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Weeping Tea Cakes

Subject: Re: Tea Cakes
From: Keith
Date: 5/4/2019, 2:50 PM

On 5/4/2019 1:58 PM, Keith wrote:

Dear Uncle Phaedrus,


When I was a tiny child, my mother went back to work, and I was kept by an old woman 
who lived near us.  She was probably in her early 80’s in the 1950’s when she kept me.  
She made me what she called “tea cakes” all the time.  They were plain most of the 
time, but, for special occasions, she iced them with chocolate or vanilla icing. They 
were, I guess, cookies, but were cake-like.  Wonderful little treats.  Not too sweet, 
but just right.
All I remember is that she baked them on a round cast iron baker with a handle on it.  
They were not uniform in shape; so I guess she dropped them.  The one thing I remember 
most is that the next day after they were made and stored in a red glass container 
with a ribbed clear glass lid, they developed “weeping” on their tops just like meringue 
does. I always wanted the one with the most little syrup drops on top.

I would give anything to find a recipe for these.  I have tried many over the years, 
but have never been able to replicate hers.  Any help you could give me would be much 

Thank you, Uncle Phaedrus, and may God richly bless you!


Hi Keith,

Well, I was a young child in the 1950s myself, and my maternal grandmother made tea cakes after they cooled. I have no idea about her recipe.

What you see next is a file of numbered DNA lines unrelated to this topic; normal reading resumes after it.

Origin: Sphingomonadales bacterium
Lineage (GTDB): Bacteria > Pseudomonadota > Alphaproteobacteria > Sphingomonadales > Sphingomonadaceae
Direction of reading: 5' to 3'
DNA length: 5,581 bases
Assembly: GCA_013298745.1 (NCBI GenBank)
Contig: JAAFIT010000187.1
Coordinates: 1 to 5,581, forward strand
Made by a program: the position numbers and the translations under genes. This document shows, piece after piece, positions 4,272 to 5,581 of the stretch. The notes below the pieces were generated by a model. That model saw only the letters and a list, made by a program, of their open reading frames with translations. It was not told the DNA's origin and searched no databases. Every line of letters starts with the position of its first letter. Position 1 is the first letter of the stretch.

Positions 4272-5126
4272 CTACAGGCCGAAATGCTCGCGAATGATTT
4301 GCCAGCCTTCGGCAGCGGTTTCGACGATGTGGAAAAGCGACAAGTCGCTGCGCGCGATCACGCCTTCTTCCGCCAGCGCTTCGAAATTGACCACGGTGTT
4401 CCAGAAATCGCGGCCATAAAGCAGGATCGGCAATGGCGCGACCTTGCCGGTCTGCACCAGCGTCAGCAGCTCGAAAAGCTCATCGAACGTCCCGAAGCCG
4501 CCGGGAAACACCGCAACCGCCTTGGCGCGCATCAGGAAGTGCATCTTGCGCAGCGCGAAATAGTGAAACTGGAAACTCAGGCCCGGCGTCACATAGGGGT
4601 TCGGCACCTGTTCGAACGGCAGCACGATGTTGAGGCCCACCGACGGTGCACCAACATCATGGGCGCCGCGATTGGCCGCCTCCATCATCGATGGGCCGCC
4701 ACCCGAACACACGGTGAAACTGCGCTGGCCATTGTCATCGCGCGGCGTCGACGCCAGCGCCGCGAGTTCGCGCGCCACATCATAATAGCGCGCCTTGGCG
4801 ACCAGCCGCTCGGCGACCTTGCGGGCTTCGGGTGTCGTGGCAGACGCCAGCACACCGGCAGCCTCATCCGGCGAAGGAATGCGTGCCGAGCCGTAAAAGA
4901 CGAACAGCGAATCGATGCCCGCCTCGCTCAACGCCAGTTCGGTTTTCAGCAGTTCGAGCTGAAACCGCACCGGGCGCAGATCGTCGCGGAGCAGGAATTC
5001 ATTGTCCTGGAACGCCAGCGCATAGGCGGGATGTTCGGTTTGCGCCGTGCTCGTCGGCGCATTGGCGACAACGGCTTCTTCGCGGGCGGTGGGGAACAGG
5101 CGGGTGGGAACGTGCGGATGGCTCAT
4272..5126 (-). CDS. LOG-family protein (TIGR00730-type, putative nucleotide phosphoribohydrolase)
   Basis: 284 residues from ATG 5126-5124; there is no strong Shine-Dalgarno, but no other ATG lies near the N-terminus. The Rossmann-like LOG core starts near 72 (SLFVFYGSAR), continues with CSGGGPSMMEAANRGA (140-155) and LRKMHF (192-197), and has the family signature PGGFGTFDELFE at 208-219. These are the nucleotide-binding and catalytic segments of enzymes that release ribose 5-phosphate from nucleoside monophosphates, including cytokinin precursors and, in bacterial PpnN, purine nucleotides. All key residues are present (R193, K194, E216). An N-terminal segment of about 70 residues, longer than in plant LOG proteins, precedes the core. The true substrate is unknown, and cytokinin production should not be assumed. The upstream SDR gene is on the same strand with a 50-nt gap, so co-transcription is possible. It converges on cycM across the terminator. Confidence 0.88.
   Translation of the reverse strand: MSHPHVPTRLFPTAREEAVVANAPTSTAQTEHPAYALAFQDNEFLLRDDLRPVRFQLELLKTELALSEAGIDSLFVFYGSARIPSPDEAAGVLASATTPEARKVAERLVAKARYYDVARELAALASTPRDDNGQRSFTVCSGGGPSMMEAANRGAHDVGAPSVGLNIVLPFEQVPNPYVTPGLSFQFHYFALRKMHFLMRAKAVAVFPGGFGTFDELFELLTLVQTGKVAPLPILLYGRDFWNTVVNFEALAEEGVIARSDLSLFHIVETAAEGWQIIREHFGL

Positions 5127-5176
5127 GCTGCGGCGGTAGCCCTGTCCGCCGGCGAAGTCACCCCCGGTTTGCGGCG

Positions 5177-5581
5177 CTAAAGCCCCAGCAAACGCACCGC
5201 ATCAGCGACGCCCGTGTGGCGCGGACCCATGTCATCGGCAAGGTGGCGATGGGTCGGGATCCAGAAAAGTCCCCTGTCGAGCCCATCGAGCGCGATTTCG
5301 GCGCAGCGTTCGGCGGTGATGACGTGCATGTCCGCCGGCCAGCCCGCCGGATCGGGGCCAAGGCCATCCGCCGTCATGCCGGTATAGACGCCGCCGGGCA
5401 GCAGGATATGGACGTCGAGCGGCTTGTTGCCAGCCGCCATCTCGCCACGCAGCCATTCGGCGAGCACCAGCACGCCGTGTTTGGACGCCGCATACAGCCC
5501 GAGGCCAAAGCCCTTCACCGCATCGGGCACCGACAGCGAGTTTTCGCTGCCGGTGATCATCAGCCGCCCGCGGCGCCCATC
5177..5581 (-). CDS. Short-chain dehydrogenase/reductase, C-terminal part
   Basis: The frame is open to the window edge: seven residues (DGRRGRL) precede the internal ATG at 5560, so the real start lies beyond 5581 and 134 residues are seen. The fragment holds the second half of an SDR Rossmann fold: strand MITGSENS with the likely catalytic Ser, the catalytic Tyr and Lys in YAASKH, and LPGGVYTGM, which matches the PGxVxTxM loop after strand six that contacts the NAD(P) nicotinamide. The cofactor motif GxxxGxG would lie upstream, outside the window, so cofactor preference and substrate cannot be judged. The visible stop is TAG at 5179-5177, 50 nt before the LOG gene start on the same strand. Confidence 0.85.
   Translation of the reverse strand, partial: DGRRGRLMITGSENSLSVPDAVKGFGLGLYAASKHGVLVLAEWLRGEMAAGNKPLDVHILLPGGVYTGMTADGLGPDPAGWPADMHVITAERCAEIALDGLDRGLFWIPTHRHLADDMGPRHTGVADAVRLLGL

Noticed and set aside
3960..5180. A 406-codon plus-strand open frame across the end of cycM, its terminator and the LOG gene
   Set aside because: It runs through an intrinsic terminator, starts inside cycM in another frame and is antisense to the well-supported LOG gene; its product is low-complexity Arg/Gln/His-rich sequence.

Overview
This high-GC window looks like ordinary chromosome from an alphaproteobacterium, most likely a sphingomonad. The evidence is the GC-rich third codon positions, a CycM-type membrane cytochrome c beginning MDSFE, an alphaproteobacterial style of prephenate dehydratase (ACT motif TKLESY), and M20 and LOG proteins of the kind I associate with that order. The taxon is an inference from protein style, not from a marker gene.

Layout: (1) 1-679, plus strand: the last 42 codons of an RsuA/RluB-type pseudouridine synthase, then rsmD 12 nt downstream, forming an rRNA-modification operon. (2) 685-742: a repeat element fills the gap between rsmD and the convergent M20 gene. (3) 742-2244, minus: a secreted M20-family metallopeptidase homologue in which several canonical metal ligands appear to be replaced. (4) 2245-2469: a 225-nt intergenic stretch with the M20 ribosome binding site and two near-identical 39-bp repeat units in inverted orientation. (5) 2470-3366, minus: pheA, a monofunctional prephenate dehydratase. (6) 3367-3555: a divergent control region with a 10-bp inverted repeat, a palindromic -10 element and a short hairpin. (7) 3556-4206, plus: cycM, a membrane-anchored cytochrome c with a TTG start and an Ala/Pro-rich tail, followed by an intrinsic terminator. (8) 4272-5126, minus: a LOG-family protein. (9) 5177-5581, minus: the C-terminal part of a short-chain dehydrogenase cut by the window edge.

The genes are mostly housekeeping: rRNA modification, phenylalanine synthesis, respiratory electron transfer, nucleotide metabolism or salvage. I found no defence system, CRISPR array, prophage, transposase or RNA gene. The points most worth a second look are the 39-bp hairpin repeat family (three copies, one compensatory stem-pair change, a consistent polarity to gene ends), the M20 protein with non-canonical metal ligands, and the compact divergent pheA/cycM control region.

There are "syrup tea cakes" recipes, as well as "molasses tea cakes" recipes, but I found none that mentioned "weeping".

It's extremely difficult to find a particular recipe from a description with no unique name and no hard facts about the recipe, just subjective memories. I found a lot of tea cake recipes called "old-fashioned", but I could not find a single tea cake recipe that mentioned the "weeping." Even "old-fashioned" recipes for such things that I find on the web have been updated to modern cooking methods, even though our grandmothers may have cooked them on pot-bellied wood stoves or on a cast iron baker.

I have some old-fashioned and Southern tea cakes recipes on my site here:


Tea Cakes

I found an entire book about tea cakes, with old recipes, here: "The TeaCake Project" by Elbert Mackey

Perhaps you can find a recipe among those that will at least taste like what you remember. I did not find any among them that mentioned the "weeping."

I will post this for reader input. Perhaps someone will remember "weeping" tea cakes and can tell us how to make them.


Hello Phaed,

I just really thank you so very much. If I could get close to those, it sure would bring back some wonderful memories of a wonderful lady who really loved and cared for me.

My grandmother cooked on a cast iron wood stove. She was one good cook. I always wondered how she could keep the temperature right. I’d have everything either raw or burnt to a crisp.

I’m going to look at what you found, and even a book, wow!

If one of your readers comes up with something, that would be great.

Many, many thanks. Have a blessed evening!


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